The restoration of net neutrality in the United States, lost during the order of Donald Trump, and the future of an open, free, fast and fair Internet are debated these days sponsored by the arbiter of the sector of that country, the FCC (Federal Communications Commission). This will happen on April 19, when a project will be put to the vote that will prevent telecommunications companies from prioritizing traffic from certain providers over others in their networks.
FCC Chairwoman Jessica Rosenworcel is championing a movement that represents the first step. “If we vote on this rule, we will invite the public to comment on how restoring net neutrality rules can help ensure equal access to the Internet.
In particular, we will try to prepare an updated report on the best way to re-establish a uniform national open Internet standard,” explained Rosenworcel via text on the FCC website. In that document, it was also recalled that 80 % of Americans support open internet policies, saying the Trump administration’s repeal of net neutrality “puts the FCC on the wrong side of history, the law, and the public.” Other consequences, the decision determines that the infrastructure of the Internet does not require supervision. “And that is a mistake,” claims the president of the FCC.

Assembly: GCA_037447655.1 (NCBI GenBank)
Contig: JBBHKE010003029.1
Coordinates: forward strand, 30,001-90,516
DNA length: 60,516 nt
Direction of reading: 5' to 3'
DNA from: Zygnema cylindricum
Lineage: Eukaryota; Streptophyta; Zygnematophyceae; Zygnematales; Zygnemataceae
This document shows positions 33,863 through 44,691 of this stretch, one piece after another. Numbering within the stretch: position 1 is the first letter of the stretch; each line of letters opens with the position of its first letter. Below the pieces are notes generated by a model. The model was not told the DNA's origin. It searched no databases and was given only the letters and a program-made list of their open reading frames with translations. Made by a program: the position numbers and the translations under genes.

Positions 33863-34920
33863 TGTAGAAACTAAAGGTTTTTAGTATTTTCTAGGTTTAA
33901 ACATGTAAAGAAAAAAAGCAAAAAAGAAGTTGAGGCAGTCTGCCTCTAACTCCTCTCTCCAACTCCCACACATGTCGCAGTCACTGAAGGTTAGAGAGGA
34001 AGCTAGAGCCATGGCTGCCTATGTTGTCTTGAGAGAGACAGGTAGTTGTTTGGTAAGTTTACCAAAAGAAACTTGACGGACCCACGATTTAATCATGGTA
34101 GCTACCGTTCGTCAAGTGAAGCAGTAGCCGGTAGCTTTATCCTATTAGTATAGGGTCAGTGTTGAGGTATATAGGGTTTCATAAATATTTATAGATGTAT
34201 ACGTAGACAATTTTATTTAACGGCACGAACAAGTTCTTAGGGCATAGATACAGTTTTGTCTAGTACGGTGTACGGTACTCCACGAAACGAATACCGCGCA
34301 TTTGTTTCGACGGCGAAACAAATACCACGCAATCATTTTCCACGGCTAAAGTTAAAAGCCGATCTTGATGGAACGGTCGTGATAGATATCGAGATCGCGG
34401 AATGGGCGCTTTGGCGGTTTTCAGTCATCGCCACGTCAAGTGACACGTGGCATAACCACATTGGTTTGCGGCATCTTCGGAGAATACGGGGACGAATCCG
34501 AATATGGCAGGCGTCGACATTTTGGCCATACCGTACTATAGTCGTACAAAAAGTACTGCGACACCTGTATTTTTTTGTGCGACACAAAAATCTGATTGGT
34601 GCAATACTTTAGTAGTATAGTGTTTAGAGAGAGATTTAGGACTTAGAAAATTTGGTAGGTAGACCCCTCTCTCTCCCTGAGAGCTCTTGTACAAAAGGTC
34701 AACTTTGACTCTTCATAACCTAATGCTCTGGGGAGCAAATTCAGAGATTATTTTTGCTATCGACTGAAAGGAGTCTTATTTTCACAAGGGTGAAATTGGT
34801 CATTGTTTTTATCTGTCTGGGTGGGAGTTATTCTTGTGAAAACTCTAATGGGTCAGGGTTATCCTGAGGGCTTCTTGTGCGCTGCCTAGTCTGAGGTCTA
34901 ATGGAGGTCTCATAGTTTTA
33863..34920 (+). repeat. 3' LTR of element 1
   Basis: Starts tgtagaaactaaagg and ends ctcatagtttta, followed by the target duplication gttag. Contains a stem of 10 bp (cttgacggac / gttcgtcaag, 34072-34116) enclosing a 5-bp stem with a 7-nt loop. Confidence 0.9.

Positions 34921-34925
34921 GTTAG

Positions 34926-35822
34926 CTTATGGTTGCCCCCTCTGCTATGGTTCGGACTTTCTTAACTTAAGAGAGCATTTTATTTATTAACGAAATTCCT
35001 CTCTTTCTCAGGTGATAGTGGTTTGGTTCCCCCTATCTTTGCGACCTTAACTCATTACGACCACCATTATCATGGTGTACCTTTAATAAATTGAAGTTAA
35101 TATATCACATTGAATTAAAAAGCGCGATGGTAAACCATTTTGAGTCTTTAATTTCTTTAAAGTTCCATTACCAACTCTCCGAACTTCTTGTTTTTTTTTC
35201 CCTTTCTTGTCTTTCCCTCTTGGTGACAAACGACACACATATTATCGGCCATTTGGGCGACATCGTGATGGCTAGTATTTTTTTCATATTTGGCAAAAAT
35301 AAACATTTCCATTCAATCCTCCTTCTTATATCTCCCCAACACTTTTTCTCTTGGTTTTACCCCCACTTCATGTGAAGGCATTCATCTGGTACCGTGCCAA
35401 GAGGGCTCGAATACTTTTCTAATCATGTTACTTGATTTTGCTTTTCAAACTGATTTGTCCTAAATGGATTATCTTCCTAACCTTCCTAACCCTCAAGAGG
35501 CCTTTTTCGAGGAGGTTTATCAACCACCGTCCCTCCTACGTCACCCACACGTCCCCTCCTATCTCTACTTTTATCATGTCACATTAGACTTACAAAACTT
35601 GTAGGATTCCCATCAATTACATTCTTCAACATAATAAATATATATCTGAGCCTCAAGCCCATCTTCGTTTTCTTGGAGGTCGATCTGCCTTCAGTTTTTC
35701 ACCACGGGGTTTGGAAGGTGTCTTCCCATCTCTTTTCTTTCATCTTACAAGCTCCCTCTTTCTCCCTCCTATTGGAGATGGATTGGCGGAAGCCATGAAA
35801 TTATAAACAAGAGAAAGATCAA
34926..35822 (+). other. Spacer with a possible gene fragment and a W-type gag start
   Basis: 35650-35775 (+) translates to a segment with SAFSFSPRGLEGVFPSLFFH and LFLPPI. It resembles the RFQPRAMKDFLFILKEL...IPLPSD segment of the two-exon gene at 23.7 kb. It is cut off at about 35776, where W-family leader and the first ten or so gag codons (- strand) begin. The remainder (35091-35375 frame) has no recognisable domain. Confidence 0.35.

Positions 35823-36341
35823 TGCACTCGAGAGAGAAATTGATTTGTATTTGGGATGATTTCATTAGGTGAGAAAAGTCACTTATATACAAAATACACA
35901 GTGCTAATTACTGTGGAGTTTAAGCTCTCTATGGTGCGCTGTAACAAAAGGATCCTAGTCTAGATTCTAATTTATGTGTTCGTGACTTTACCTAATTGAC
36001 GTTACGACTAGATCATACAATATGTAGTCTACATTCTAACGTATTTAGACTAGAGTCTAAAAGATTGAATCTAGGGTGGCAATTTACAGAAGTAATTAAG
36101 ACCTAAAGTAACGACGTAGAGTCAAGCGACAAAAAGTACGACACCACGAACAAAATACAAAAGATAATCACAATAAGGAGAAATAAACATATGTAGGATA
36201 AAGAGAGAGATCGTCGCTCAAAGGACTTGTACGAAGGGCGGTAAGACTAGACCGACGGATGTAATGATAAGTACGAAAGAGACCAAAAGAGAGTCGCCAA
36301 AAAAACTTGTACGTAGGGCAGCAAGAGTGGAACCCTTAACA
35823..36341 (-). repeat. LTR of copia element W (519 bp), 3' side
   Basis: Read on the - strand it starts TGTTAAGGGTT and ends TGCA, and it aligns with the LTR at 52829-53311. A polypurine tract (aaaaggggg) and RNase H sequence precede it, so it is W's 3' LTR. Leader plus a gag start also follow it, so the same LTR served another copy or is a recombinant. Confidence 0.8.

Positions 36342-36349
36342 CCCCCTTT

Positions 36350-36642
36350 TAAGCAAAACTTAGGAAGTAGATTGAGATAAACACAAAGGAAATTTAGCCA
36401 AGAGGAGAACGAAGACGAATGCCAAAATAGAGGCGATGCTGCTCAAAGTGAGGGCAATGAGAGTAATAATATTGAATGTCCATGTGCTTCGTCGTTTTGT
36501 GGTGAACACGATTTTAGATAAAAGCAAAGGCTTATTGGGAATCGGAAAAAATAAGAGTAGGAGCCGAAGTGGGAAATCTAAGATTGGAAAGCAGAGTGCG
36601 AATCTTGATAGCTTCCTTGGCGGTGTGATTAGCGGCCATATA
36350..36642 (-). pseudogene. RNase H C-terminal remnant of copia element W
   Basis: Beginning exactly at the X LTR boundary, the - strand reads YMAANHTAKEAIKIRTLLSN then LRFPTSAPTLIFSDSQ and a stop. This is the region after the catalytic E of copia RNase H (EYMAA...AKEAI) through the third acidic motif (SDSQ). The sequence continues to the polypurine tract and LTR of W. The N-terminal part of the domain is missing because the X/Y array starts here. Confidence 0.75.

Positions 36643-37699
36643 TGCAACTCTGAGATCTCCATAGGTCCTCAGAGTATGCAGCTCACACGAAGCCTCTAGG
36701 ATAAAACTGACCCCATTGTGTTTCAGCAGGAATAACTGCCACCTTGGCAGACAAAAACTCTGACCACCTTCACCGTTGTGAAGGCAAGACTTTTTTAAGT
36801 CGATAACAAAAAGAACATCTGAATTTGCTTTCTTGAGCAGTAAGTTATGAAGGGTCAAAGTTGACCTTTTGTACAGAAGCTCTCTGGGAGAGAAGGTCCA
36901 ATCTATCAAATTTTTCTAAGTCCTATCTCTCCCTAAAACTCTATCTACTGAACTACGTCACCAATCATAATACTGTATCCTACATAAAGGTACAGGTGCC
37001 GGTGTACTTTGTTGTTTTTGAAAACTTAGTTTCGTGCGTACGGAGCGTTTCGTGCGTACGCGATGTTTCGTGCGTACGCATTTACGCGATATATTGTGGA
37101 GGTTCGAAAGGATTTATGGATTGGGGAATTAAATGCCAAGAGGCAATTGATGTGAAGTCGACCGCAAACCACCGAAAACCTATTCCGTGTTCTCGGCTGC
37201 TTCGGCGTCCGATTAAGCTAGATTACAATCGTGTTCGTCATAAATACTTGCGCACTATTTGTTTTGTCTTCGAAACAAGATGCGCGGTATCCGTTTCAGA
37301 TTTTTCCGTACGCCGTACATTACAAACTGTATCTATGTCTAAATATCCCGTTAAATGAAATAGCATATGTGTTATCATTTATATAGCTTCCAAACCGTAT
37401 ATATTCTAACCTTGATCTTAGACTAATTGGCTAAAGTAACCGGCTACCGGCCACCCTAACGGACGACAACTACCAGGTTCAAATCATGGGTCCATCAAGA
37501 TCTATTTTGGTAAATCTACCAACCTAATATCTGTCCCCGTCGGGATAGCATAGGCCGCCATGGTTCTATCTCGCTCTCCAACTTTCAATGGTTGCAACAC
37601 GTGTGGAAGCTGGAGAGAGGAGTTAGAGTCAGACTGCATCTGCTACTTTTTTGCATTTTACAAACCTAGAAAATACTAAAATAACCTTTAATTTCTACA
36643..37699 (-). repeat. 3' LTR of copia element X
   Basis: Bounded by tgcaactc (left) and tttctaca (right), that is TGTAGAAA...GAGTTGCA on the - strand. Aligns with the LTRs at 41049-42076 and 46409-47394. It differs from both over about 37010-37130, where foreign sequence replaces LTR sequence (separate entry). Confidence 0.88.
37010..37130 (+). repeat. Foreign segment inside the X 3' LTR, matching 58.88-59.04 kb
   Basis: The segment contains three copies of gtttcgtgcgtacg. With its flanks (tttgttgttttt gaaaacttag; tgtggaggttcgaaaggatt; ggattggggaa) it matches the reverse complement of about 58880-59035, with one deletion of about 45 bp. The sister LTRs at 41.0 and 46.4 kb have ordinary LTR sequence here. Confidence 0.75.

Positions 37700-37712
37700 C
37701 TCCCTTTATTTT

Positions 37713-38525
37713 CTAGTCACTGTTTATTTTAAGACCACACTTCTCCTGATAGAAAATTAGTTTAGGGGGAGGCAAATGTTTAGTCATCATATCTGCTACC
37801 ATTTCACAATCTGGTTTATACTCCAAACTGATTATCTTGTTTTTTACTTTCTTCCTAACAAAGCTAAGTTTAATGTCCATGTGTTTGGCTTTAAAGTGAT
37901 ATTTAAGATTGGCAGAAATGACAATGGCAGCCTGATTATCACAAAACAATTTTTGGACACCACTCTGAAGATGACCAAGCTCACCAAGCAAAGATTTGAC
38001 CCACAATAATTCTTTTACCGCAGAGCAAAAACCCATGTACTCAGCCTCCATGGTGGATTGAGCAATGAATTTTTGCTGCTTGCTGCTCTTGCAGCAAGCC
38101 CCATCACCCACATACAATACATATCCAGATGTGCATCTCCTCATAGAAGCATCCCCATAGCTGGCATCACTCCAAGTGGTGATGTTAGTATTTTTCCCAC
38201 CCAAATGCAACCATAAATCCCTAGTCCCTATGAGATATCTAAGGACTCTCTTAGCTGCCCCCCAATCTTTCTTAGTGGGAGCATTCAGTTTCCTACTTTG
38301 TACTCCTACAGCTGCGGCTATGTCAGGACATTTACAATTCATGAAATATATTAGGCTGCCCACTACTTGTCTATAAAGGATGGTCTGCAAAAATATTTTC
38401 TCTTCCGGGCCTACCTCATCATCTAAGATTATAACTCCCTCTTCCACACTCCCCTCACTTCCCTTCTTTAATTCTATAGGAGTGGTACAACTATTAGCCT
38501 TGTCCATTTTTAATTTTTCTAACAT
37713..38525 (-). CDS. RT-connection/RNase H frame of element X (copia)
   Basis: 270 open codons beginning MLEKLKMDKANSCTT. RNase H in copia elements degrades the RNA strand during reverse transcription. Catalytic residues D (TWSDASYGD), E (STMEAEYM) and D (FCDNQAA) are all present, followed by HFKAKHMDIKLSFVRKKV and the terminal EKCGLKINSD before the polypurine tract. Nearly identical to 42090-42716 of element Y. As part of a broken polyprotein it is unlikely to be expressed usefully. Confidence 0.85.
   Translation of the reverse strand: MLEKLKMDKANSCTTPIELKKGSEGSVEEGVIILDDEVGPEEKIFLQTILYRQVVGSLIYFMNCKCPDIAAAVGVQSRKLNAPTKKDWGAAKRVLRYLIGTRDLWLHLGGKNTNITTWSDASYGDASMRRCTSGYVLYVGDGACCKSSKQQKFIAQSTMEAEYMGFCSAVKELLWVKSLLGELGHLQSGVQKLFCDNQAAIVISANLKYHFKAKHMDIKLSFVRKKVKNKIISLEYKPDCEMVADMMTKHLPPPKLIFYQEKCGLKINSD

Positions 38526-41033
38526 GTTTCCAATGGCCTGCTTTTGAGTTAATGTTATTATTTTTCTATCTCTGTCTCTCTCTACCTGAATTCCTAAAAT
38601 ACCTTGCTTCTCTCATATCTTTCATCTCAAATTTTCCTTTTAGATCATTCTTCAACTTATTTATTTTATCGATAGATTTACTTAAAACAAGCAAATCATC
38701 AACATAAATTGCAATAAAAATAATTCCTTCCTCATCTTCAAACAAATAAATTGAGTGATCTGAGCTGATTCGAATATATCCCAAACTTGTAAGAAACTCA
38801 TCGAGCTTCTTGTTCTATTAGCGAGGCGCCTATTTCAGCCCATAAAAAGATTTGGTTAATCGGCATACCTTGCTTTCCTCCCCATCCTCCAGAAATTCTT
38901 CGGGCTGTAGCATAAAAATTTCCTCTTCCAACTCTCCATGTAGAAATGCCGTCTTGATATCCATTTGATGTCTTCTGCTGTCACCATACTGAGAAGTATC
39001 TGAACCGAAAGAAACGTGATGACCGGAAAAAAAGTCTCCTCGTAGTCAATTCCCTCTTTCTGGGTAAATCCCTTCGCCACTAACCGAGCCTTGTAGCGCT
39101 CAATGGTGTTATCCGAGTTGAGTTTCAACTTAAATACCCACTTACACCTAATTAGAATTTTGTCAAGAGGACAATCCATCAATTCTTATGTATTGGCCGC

Due to this situation, the US agency announced its correction process. The first phase is to invite public comment on how restoring net neutrality rules can help ensure an open internet. The challenge is to avoid “blocking, access throttling, and paid prioritization.” The breeding ground seems favorable, when the Democrats got the majority control of the five members of the FCC this October, for the first time since Biden took office in January 2021.
Before Trump’s reform, broadband providers “would not be required to cut off access to websites, slow down Internet services or censor online expression. Nor would they have favoritism, such as the ability to quickly -redirected to some sites and online services in exchange for a payment, nor transferred to a bumpy and slow path to reach everything. That is, the user can go wherever he wants and do what he wants to Internet without your broadband provider blocking and choosing for you.”
As Rosenworcel explains, various states in recent years have filled the “vacuum created by the FCC’s withdrawal from net neutrality.” In this way, the president of the supervisory body suggested to the White House “to intervene again in a national policy that guarantees free access to the Internet.”
In the same open letter, Rosenworcel recalled some of the lessons learned from the previous pandemic. “Covid has taught us, with painful clarity, how important broadband access is to modern life, and the US is making a historic commitment to ensure that high-speed internet access reach everyone. ,” he concluded.